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Thanks to Key to Steel for use of the following article.

Welding Process
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Abstract: 
The welding processes, in their official groupings. The letter designation assigned to the process can be used for identification on drawings, tables, etc. Allied and related processes include adhesive bonding, thermal spraying, and thermal cutting. Capillary attraction distinguishes the welding processes grouped under "Brazing" and "Soldering" from "Arc Welding", "Gas Welding", "Resistance Welding", "Solid State Welding", and "Other Processes."

The American Welding Society has made each welding process definition as complete as possible so that it will suffice without reference to another definition. They define a process as "a distinctive progressive action or series of actions involved in the course of producing a basic type of result".

The official listing of processes and their grouping is shown by Figure 1., the AWS Master Chart of Welding and Allied Processes. The welding society formulated process definitions from the operational instead of the metallurgical point of view. Thus the definitions prescribe the significant elements of operation instead of the significant metallurgical characteristics.

Figure 1. AWS master chart of welding and allied processes.

 

The AWS definition for a welding process is "a materials joining process which produces coalescence of materials by heating them to suitable temperatures with or without the application of pressure or by the application of pressure alone and with or without the use of filler material".

AWS has grouped the processes together according to the "mode of energy transfer" as the primary consideration. A secondary factor is the "influence of capillary attraction in effecting distribution of filler metal" in the joint. Capillary attraction distinguishes the welding processes grouped under "Brazing" and "Soldering" from "Arc Welding", "Gas Welding", "Resistance Welding", "Solid State Welding", and "Other Processes."

The welding processes, in their official groupings, are shown by Table 1. This table also shows the letter designation for each process. The letter designation assigned to the process can be used for identification on drawings, tables, etc. Allied and related processes include adhesive bonding, thermal spraying, and thermal cutting.

 

Table 1. Welding processes and letter designation.
Group Welding Process Letter Designation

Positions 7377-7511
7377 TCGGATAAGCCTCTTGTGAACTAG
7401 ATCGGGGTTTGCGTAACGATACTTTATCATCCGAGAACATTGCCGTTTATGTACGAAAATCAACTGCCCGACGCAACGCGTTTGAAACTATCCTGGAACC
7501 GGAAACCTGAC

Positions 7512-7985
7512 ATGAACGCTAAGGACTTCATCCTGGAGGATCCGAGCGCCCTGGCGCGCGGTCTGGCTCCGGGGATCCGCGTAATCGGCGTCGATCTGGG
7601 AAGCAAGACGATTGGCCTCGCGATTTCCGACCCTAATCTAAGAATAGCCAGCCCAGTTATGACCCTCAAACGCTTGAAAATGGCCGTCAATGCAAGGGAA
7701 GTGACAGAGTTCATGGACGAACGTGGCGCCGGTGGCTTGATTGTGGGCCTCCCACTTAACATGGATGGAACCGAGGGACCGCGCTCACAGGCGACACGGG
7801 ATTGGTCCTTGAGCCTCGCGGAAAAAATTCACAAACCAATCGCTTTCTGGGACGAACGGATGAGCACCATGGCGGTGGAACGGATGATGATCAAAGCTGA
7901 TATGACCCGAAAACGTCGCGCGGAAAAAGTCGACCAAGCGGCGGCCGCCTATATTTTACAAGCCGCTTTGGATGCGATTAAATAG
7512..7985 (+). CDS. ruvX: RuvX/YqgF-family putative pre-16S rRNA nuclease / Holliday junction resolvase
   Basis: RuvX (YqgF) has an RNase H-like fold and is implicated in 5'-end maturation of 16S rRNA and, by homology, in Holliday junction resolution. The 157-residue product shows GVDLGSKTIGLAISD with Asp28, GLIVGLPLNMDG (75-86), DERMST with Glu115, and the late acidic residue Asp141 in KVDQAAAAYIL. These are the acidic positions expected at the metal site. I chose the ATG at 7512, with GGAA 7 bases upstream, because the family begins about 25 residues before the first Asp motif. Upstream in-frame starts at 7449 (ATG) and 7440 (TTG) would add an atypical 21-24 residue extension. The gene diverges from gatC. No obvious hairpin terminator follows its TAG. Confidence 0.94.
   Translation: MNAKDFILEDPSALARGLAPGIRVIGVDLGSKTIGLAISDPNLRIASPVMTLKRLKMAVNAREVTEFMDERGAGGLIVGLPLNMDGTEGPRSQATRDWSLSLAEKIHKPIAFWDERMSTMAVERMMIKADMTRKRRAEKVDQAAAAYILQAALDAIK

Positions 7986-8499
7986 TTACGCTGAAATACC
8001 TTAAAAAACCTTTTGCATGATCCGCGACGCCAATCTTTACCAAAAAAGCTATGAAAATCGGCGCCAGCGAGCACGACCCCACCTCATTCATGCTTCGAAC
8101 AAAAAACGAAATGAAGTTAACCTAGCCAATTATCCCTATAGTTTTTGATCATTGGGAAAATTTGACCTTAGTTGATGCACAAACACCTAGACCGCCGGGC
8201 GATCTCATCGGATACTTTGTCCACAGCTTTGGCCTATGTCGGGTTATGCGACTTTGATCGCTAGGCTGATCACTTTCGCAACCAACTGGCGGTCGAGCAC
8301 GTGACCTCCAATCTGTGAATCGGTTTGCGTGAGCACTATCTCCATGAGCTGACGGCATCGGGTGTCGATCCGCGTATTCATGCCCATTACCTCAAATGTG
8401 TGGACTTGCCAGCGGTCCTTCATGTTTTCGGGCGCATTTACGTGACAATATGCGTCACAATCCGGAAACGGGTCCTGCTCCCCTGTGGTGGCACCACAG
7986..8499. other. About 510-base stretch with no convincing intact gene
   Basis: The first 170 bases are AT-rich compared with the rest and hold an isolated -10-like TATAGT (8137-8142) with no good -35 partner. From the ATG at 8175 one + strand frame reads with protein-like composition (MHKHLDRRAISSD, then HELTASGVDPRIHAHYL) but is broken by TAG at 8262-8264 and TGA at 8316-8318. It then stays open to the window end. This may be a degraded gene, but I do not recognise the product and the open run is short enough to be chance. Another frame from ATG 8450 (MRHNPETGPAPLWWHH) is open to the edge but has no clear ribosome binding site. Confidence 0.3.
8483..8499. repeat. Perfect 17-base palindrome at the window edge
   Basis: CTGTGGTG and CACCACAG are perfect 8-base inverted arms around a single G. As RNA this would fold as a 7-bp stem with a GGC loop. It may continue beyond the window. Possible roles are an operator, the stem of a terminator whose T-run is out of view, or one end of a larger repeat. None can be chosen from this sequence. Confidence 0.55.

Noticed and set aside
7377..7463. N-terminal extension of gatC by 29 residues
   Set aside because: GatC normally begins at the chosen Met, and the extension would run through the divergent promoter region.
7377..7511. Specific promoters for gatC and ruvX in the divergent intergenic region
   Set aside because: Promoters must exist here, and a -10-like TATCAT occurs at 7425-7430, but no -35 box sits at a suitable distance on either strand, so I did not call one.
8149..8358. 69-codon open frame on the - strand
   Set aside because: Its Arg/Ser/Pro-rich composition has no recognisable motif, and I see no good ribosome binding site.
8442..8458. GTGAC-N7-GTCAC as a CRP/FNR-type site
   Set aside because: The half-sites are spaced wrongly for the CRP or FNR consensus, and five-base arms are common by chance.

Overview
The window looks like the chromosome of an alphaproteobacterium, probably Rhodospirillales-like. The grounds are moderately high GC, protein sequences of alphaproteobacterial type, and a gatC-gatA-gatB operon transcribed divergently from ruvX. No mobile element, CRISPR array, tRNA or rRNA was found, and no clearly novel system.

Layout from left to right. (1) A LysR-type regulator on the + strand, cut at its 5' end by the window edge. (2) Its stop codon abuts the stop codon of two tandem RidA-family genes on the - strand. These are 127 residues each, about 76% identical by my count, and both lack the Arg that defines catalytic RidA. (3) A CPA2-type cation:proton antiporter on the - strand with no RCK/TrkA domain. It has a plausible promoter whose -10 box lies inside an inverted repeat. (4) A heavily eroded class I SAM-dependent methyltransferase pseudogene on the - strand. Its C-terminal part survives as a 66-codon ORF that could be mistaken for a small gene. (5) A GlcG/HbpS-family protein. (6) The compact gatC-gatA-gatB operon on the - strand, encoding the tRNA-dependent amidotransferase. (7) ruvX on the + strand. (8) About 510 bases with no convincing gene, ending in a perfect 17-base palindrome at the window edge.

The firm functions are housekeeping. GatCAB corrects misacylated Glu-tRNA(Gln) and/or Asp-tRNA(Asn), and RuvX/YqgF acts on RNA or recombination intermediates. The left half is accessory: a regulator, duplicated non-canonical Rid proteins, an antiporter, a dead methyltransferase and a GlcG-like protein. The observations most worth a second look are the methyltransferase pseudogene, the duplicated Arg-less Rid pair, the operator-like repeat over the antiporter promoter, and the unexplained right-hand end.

Arc welding Carbon Arc CAW
Flux Cored Arc FCAW
Gas Metal Arc GMAW
Gas Tungsten Arc GTAW
Plasma Arc PAW
Shielded Metal Arc SMAW
Stud Arc SW
Submerged Arc SAW
Brazing Diffusion Brazing DFB
Dip Brazing DB
Furnace Brazing FB
Induction Brazing IB
Infrared Brazing IRB
Resistance Brazing RB
Torch Brazing TB
Oxyfuel Gas Welding Oxyacetylene Welding OAW
Oxyhydrogen Welding OHW
Pressure Gas Welding PGW
Resistance Welding Flash Welding FW
High Frequency Resistance HFRW
Percussion Welding PEW
Projection Welding RPW
Resistance-Seam Welding RSEW
Resistance-Spot Welding RSW
Upset Welding UW
Solid State Welding Cold Welding CW
Diffusion Welding DFW
Explosion Welding EXW
Forge Welding FOW
Friction Welding FRW
Hot Pressure Welding HPW
Roll Welding ROW
Ultrasonic Welding USW
Soldering Dip Soldering DS
Furnace Soldering FS
Induction Soldering IS
Infrared Soldering IRS
Iron Soldering INS
Resistance Soldering RS
Torch Soldering TS
Wave Soldering WS
Other Welding Processes Electron Beam EBW
Electroslag ESW
Induction IW
Laser Beam LBW
Thermit TW


Arc Welding

The arc welding group includes eight specific processes, each separate and different from the others but in many respects similar.

The carbon arc welding (CAW) process is the oldest of all the arc welding processes and is considered to be the beginning of arc welding. The Welding Society defines carbon arc welding as "an arc welding process which produces coalescence of metals by heating them with an arc between a carbon electrode and the work-piece. No shielding is used. Pressure and filler metal may or may not be used." It has limited applications today, but a variation or twin carbon arc welding is more popular. Another variation uses compressed air for cutting.

The development of the metal arc welding process soon followed the carbon arc. This developed into the currently popular shielded metal arc welding (SMAW) process defined as "an arc welding process which produces coalescence of metals by heating them with an arc between a covered metal electrode and the work-piece. Shielding is obtained from decomposition of the electrode covering. Pressure is not used and filler metal is obtained from the electrode."

Automatic welding utilizing bare electrode wires was used in the 1920s, but it was the submerged arc welding (SAW) process that made automatic welding popular. Submerged arc welding is defined as "an arc welding process which produces coalescence of metals by heating them with an arc or arcs between a bare metal electrode or electrodes and the work piece. Pressure is not used and filler metal is obtained from the electrode and sometimes from a supplementary welding rod." It is normally limited to the flat or horizontal position.

The need to weld nonferrous metals, particularly magnesium and aluminum, challenged the industry. A solution was found called gas tungsten arc welding (GTAW) [also known as tungsten inert gas (TIG) welding] and was defined as "an arc welding process which produces coalescence of metals by heating them with an arc between a tungsten (non-consumable) electrode and the work piece. Shielding is obtained from a gas or gas mixture."